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Episode 2 | Generous

Updated: Mar 31, 2020


 

Season One | Episode 2

 

This is an opportunity to connect our actions to feelings. It's really not about what we do, it's about how it makes us feel. We want our young people to be selfless, and that takes a bit of work. Who am I kidding? It takes ALOT of work.


This week we are digging into the concept of being generous and planting the seed so that kids feel the love of giving, have a deep memory and experience so that they want to keep doing it... being a generous person.


Children all naturally have the desire to please and along the way that can get tainted if the trusted adults in their lives don't intentionally foster this innate desire. That takes some work identifying what we value and being specific with our kids around those interactions where we sacrifice what we value for others.


When we get in the habit of speaking about the actions of young people, we tell them what they did and so apply the vocabulary to it. One step further is to open up the conversation to consider how the other person felt. This is the kicker…we have to be overwhelming positive when we do this. Name this as often as possible but with great detail for kids...

"Wow, you gave that last piece of candy to your friend, that was truly generous of you. Was that hard to do? How did it make you feel to share in that way with your friend?"


When I was thinking about this, I realized how typical it is to only consider others' feelings in a negative connotation in a reactive context. Often we only ask that others consider the feelings of others if they feel we are wrong in some way. We then impose that habit on children, saying things like "How do you think your friend felt when you ______ (something not very nice)"


Now, this isn't bad; it is also essential to build empathy and sympathy to consider others. But I want to highlight that we may not be providing enough opportunities on the other side of the coin of communication. The positive side that allows kids to experience the joy and the payoff of their small sacrifice of giving. This is the chance for kids to self-celebrate the joy they brought to someone's life. How often do we ask a child how they think another person felt after they did something generous?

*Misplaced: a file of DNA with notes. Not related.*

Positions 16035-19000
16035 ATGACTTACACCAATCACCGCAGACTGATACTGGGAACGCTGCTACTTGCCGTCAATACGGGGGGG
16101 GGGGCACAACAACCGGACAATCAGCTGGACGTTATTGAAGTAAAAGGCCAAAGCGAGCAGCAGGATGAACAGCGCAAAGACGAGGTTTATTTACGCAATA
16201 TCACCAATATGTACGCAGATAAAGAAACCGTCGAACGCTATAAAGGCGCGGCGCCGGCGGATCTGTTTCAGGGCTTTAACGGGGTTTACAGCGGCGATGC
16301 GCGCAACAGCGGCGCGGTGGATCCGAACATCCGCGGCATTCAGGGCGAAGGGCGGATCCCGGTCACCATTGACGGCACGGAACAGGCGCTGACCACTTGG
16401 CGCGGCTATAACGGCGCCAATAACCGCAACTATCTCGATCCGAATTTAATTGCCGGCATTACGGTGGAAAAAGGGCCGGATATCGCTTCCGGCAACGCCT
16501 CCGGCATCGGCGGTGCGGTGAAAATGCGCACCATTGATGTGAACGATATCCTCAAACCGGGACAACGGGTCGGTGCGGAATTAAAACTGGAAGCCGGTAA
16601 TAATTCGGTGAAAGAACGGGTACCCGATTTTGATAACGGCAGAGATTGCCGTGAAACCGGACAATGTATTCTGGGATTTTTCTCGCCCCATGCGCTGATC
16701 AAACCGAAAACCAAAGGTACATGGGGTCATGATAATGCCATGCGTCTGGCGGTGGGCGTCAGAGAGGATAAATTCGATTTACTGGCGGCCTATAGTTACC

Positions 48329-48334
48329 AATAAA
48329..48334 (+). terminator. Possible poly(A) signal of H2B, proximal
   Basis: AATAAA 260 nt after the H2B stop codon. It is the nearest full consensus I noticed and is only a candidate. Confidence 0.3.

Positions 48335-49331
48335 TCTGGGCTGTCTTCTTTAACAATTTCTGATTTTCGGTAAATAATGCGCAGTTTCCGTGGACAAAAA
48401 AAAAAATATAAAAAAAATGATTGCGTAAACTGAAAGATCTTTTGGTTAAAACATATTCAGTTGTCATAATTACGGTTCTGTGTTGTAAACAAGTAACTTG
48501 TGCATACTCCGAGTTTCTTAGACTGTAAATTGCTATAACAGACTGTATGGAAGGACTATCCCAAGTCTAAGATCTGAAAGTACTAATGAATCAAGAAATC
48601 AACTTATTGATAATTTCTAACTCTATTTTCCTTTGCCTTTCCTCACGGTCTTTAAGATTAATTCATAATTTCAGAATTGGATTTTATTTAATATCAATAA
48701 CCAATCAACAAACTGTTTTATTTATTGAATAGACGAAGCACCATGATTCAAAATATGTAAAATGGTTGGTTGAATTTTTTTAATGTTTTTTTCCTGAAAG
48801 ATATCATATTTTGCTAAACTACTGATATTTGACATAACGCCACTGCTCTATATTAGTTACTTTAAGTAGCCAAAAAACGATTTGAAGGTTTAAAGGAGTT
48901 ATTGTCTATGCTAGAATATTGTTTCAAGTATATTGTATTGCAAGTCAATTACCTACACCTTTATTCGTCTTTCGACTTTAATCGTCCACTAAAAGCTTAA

You only give as far as you believe in the value of it yourself. So, if you understand the importance of money for yourself, you are more aware of the magnitude of giving it away. More importantly, if you thought about the value of your time (something that we can't recreate), then you are more aware of the significance of giving your time to someone. Think about how much easier things became for someone else because of their generosity in their time, money, resources, or just straight up kindness.


The funny thing about generosity is that someone always has to be first. The world would stand stagnant if we all only wanted to receive it before we gave.


Another perspective to consider is that generosity doesn't always go as planned, and that is okay. We can't control the outcomes and reactions of others, but if your act of generosity came from a genuine place, then that is something you can walk away from as proud as you walked up to it.


That is the true cost of paying it forward...

 

You will find the Questions to Connections Worksheet for this episode on the word GENEROUS here!

If you are new here, check out our Path to Meaningful Connections resource!

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